If you know me, you know I am a BIG advocate of counseling. I think EVERYONE should have a counselor. Friends are excellent, and maybe easier to get in contact with at a moments notice, but they may not have the emotional space or training to hold space for us and process with us. That being said, either is a great source for being able to talk things through so they are not just stuck inside the crevices of the mind. Letting things out is a great way to bring light to them and to allow the throat chakra a gateway for healthy communication and alignment.

My advice for finding a compatible counselor is:

1. Acknowledge that not all counselors will be a good fit for you nor you for them and THAT IS OKAY. You are not beholden to someone because it is the first person you found online that is covered by your insurance.

2. Ask God, Your Higher Power, The Universe, whatever it is you feel comfortable with, to help guide you and put the right person in your path. (This has worked for me EVERY TIME over the last 11 years or so… when I was no longer an atheist 😉 .

3. Go into your first counseling session as if it is an interview. Tell the person you want to make sure you are a good fit for each other. Come up with some bullet points of what you are wanting out of counseling, and some of your biggest challenges you may have come up. Different counselors have different areas of expertise, so some may be more qualified to help with your specific goals. Ask your counselor questions pertaining to their counseling style as well, so that you have a good idea if y’all will mesh well.

4. Don’t look at counseling as if it means you are somehow “mentally ill”. It is beneficial for anyone to have an objective outsider they trust to help guide them. Anyone you can think of from people in “power positions” to highly spiritual people we look to for guidance, have counselors- people they can confide in and help THEM with wise counsel.

5. Don’t settle for a counselor that doesn’t feel right, even if you thought they did at first. Be okay with moving on and trying someone else. Just because one counselor doesn’t work out doesn’t mean that all counseling experiences will be “bad”.

My advice for talking with friends is:

1. Talk to someone you trust. If it is private and you don’t want them to say anything to anyone, even a significant other, let them know. A good friend will respect your boundaries and you are allowed to speak freely.

2. Ask them first if they have the emotional capacity and time to hold space for you. This way they can show up for you or don’t feel pressured if they aren’t in a place to give you what you are needing.

3. Don’t rely on one friend for all of your problems. (This is one reason I advocate for counseling. You can dump all of your problems. If some arise you want to talk over with a friend or 2, you’re not putting the weight of your world on their shoulders or becoming completely reliant on one person to satisfy your emotional needs.) Spread it out. Find many friends or family members that are trusted so that you can hash things out without thrusting a burden onto another person.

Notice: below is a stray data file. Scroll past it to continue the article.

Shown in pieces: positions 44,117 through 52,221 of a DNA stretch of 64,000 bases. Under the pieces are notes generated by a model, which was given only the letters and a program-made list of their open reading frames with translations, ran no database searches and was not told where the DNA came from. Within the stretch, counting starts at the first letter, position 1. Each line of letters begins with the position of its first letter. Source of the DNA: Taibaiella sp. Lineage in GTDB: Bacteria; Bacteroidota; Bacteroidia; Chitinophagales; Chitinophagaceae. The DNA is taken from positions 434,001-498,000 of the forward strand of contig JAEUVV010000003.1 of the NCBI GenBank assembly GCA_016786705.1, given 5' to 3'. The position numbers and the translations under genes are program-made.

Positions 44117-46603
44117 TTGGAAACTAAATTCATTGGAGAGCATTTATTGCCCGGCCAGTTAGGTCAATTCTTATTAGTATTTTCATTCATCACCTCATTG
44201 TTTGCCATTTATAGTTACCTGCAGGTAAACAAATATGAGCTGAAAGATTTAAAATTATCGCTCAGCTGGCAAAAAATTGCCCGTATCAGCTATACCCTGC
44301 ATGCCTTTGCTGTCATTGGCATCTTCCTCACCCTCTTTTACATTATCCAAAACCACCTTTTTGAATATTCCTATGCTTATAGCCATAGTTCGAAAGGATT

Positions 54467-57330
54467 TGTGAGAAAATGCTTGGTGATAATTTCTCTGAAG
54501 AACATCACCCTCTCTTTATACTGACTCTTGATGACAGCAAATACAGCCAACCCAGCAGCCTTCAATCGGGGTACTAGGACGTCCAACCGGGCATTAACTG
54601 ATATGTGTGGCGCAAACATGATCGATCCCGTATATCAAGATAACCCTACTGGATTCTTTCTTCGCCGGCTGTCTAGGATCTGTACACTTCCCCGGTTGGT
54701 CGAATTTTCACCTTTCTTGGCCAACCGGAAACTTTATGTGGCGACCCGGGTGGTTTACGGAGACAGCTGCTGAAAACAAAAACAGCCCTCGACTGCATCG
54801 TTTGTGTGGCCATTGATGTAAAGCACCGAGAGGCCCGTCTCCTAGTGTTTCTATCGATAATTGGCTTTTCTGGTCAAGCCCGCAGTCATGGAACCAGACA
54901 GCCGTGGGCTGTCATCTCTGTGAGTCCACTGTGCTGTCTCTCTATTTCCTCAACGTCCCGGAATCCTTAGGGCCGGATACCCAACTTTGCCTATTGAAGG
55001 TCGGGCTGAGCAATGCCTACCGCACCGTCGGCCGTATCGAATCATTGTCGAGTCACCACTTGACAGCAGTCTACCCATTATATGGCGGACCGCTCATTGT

4.Recognize that your friend’s advice, in fact NO ONE’S advice, trumps your own inner knowing. Take what others say about your situation into consideration, but don’t allow their opinions to be your ultimate guide, and certainly don’t hold them accountable if you take action on their advice and don’t like the outcome.

5. Tell your friend what you need before you start. Do you need someone just to listen? Do you need advice? Let them have an awareness of your needs so that they can adequately show up how you need them to in that moment.

6. Most importantly, be that kind of friend for others. Allow your friends to come to you and hold space for them when you are able. Communicate by asking them what they are needing and if you have the time and space, show up for them in a way that is supportive of them.

6. Be of service. 

Being of service to someone else is an excellent way to get out of Self and the mind. This does not mean to use service to others for escapism from our own issues, but rather, to get out of our heads and into seeing what others are needing and providing that where we can. When we get out of ourselves for a minute and do something for someone else, thinking about what they need, we can generally come back to our own thoughts with more clarity after having some space for them. It also can put us into deep gratitude. And connecting with others in service is a way we connect to the One Mind that permeates us all.

These are just a few of the ways that I work on moving out of the monkey mind space and into an upgraded space of more calm and serene waters.

IT IS OKAY to be where we are, wherever that is… even in the monkey mind… BUT the point is not to stay there, and rather to use it as a jumping board to the peace that passeth understanding.

Love y’all dearly!!!

Yours in Oneness ❤ Freedom